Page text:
Line 15
The bind function binds the socket to the port, i.e., plugs the socket into that port.

Line 16
The listen function causes the server to begin listening at the port. The second argument to the listen function is the maximum queue length or the maximum number of pending client connections. The value SOMAXCONN is the maximum queue length for the machine being used.

Line 20
Once the server begins listening at the port, it can accept client connections using the accept function. When the client is accepted, a new socket is created named CLIENT which can be used like a file handle. Reading from the socket reads the client’s output and printing to the socket sends data to the client. The return value of the accept function is the Internet address of the client in a packed format.

Line 24 and 25
The function sockaddr_in takes the packed format and returns the client’s port number and the client’s numeric Internet address in a packed format. The packed numeric Internet address can be converted to a text string representing the numeric IP using inet_ntoa (numeric to ASCII). To convert the packed numeric address to a host name, the function gethostbyaddr is used.

Start the script on a localhost. I ran these scripts on a Windows 2000 machine with Active PERL ( binary build 631 PERL v5.6.1). The output looks something like this.

SERVER started on port 7890

The server is now listening at port 7890 on the local host, waiting for clients to connect.

A Simple Client

1. #! /usr/bin/perl -w
2. # – a simple client
3. #—————-

4. use strict;
5. use Socket;

6. # initialize host and port
7. my $host = shift || ‘localhost’;
8. my $port = shift || 7890;

9. my $proto = getprotobyname(‘tcp’);

10. # get the port address
11. my $iaddr = inet_aton($host);
12. my $paddr = sockaddr_in($port, $iaddr);
13. # create the socket, connect to the port
14. socket(SOCKET, PF_INET, SOCK_STREAM, $proto)
a. or die “socket: $!”;
15. connect(SOCKET, $paddr) or die “connect: $!”;

16. my $line;
17. while ($line = )
18. {
19. print $line;
20. }
21. close SOCKET or die “close: $!”;


Line 7 and 8
Takes the command-line arguments of host name and port number or if no arguments are passed initializes variables with the default values.

Line 11 and 12
The host name and the port number are used to generate the port address using inet_aton (ASCII to numeric) and sockaddr_in.

Line 14 and 15
A socket is created using socket and the client connects the socket to the port address using connect.

Line 17 and 21
The while loop then reads the data the server sends to the client until the end-of-file is reached, printing this input to STDOUT. Then the socket is closed.

Output on the server:

SERVER started on port 7890
got a connection from: SHILPA[]

Output on the client:

C:> rahul
Smile from the server
{mospagebreak title=PERL Makes Life Easy&toc=1} Those scripts were a lot of PERL code just to send a few bytes of information across. It is possible to write some cute and short socket programs by using OO Concepts and the IO::Socket module. We shall see now, how it is possible.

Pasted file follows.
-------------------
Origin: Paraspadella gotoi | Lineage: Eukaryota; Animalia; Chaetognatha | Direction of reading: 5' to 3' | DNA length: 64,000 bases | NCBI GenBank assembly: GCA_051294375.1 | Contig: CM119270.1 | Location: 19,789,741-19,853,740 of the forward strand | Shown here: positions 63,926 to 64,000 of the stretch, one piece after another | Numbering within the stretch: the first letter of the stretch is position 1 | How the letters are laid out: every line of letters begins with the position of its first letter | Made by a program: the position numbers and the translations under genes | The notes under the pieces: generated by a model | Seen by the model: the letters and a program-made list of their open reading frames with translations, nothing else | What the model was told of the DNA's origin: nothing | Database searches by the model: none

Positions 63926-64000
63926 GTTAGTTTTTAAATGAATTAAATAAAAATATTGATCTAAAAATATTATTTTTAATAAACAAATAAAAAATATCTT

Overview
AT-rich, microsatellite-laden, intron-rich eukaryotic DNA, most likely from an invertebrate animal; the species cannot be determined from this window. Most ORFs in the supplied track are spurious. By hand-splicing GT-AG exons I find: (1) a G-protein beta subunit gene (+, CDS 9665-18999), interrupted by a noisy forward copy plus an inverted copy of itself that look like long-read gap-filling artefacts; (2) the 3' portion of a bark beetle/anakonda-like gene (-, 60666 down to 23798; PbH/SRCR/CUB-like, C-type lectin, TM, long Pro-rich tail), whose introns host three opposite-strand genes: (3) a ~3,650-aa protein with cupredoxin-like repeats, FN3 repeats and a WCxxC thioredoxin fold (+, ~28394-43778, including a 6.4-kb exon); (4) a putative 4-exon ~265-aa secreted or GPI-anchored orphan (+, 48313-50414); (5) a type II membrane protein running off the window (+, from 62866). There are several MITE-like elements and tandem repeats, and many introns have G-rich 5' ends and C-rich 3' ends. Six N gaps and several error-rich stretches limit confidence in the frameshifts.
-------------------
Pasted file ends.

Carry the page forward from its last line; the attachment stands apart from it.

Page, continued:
Sample Script Server Using IO

1. #!/usr/bin/perl -w
2. #
3. # server using IO::Socket
4. #———————
5. use strict;
6. use IO::Socket;

7. my $sock = new IO::Socket::INET(
LocalHost => ‘localhost’,
LocalPort => 7890,
Proto => ‘tcp’,
Listen => SOMAXCONN,
Reuse => 1);

8. $sock or die “no socket :$!”;
9. my($new_sock, $c_addr, $buf);

10. while (($new_sock, $c_addr) = $sock->accept())
11. {
my ($client_port, $c_ip) =sockaddr_in($c_addr);
my $client_ipnum = inet_ntoa($c_ip);
my $client_host =gethostbyaddr($c_ip, AF_INET);
print “got a connection from: $client_host”,” [$client_ipnum] “;

while (defined ($buf = <$new_sock>))
print $buf;
12. }


Line 7
A new IO::Socket::INET object is created using the new method The new method returns a socket that is assigned to $sock

Line 10
A client connection is accepted using the accept method. The accept method returns the client socket when evaluated in scalar context and the client’s socket and IP address when evaluated in list context.

Sample Client Script Using IO

1. #!/usr/bin/perl -w
2. #
3. # a simple client using IO:Socket
4. #—————-

5. use strict;
6. use IO::Socket;

7. my $host = shift || ‘localhost’;
8. my $port = shift || 7890;
9. my $sock = new IO::Socket::INET( PeerAddr => $host, PeerPort => $port, Proto => ‘tcp’);
10. $sock or die “no socket :$!”;
11. foreach my $i (1..10)
12. {
13. print $sock “$i”,scalar(localtime),” “;
14. sleep(1);
15. }
16. close $sock;


A new object is created which connects to the server and sends 10 timestamp strings with 1 second delay in between.

Output of the new cute scripts:

D:GalantPerl>start perl

On the server window:

got a connection from: RAHUL []
1Thu Feb 6 12:52:57 2003
2Thu Feb 6 12:52:58 2003
3Thu Feb 6 12:52:59 2003
4Thu Feb 6 12:53:00 2003
5Thu Feb 6 12:53:01 2003
6Thu Feb 6 12:53:02 2003
7Thu Feb 6 12:53:03 2003
8Thu Feb 6 12:53:04 2003
9Thu Feb 6 12:53:05 2003
10Thu Feb 6 12:53:06 2003

Pinging in PERL

Perl makes life easy, with it various modules available. Let’s demonstrate this by writing a short and quick ping program.

Sample Ping Program

1. #!/usr/bin/perl
2. #
3. # a simple ping program
4. #—————

5. use Net::Ping;

6. $pinghost = shift||”gsmgprs”;
7. print “Pinging $pinghost “;

8. $p = Net::Ping->new(“icmp”, 2);

9. for (;;) # infinite loop
10. {
11. unless ($p->ping($pinghost))
12. {
13. print “Fail: “, scalar(localtime), ” “;
14. } else
15. {
16. print “Success: “, scalar(localtime), ” “;
17. }
18. sleep 10;
19. }


The Net::Ping makes pinging remote hosts easy and quick. An object of the class created. Here we use the icmp protocol (you can also choose tcp or udp).

A sample output:

Pinging gsmgprs
Success: Thu Feb 6 14:22:01 2003
Success: Thu Feb 6 14:22:11 2003
Success: Thu Feb 6 14:22:21 2003
Success: Thu Feb 6 14:22:31 2003
Success: Thu Feb 6 14:22:41 2003
Success: Thu Feb 6 14:22:51 2003
Success: Thu Feb 6 14:23:01 2003
Success: Thu Feb 6 14:23:11 2003
Success: Thu Feb 6 14:23:21 2003
Success: Thu Feb 6 14:23:31 2003
{mospagebreak title=Conclusion&toc=1} Perl is a powerful, easy to learn, widely accepted and supported language. The freely available modules on CPAN (including the modules for network programming) cater to all development needs.